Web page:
I also want to look deeper at the conventional understanding of opioid use disorder because I think that what we call addiction in certain groups of people (especially poor and homeless or marginally-housed people) is actually physical dependence, not addiction, and that in those cases it is the circumstances people are dealing with, not the substance use, that is actually problematic. So although I don’t and couldn’t consider myself an ‘addict’, I think that many people who are shouldn’t be either. That’s part of what I explore in this Opium Eater redux that I’m working on. The book that you are reading now,  though, looks more at the blurry line between dependence and addiction, and at their relationship to pain of different kinds.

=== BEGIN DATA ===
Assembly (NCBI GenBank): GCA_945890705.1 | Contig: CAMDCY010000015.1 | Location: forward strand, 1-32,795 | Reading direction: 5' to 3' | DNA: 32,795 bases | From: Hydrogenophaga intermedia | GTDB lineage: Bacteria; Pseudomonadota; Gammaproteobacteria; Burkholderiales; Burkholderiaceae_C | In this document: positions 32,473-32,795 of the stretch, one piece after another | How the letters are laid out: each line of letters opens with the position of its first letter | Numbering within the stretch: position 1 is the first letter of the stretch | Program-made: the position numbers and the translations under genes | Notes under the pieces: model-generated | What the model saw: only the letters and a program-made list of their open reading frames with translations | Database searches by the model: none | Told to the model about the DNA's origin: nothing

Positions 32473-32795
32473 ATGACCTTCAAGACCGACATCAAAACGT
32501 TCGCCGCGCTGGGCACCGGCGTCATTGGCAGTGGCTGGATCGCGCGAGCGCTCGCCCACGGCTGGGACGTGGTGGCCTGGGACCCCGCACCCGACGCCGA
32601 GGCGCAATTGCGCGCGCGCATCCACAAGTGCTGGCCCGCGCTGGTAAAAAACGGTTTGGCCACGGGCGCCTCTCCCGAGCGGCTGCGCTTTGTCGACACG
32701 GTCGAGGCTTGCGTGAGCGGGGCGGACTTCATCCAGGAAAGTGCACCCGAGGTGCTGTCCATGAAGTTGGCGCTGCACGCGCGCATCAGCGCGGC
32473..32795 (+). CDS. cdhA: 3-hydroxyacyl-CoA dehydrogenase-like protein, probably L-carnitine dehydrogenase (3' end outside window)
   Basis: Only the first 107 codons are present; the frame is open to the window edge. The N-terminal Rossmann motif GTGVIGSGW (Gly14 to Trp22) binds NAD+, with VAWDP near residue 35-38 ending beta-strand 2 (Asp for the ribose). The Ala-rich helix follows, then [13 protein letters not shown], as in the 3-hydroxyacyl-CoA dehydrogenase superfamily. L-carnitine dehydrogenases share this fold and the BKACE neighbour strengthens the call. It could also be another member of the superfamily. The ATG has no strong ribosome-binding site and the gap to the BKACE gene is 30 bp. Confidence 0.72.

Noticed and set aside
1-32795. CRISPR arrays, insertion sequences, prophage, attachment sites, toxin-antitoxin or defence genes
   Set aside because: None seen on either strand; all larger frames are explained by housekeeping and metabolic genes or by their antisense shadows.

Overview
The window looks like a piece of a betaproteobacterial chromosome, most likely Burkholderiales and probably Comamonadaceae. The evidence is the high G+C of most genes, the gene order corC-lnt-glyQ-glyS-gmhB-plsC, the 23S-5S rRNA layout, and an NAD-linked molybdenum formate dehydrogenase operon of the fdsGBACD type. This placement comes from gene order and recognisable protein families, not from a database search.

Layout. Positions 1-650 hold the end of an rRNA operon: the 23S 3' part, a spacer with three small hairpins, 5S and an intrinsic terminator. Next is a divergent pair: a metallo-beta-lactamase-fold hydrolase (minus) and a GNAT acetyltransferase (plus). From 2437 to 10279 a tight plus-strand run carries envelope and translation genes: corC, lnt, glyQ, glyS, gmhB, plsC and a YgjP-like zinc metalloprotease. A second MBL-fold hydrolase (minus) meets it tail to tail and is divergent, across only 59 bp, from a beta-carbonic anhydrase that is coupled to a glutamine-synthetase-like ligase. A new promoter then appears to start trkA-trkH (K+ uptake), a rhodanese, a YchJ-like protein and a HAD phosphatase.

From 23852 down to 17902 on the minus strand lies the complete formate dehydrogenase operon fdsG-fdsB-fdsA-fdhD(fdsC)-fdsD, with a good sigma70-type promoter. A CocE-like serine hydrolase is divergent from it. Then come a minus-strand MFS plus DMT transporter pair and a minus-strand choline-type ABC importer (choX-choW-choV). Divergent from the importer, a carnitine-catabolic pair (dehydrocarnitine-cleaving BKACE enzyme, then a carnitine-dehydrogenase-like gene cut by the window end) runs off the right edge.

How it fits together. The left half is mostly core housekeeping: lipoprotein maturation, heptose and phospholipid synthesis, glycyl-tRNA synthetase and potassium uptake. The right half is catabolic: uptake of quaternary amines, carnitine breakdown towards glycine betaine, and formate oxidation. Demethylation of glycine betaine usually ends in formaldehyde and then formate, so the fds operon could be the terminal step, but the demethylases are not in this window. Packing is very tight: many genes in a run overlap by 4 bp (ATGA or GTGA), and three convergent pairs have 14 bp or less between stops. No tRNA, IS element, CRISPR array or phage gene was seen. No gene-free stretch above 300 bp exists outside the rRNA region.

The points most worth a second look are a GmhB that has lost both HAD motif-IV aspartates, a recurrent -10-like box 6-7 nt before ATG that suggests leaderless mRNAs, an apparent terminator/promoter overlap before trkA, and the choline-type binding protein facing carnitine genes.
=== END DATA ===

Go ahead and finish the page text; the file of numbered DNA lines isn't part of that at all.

This article I wrote on why I’m not any better than people who use illicit drugs just because I don’t have opioid use disorder or because my medication is legal and their is not might also be of interest. I want my writing about people who use drugs to convey appreciation, acceptance, respect and love, and I try to choose my language accordingly.

drugs and creativity
Photo by Ksenia Chernaya

Josie:

You discuss the way that drugs enhance your life, from easing pain, lifting your depression, and even aiding your writing process. As someone who has taken medication for schizoaffective disorder for over a decade, I struggled with the idea that my medications dulled my creativity and altered the way I experienced life. My emotions and senses felt like they had the volume turned all the way down. But as the years passed, I realized the good my heightened emotions brought to my creative life was not worth the damage they brought to my personal life. What are your thoughts on how drugs can change people, whether good or bad?

Carlyn: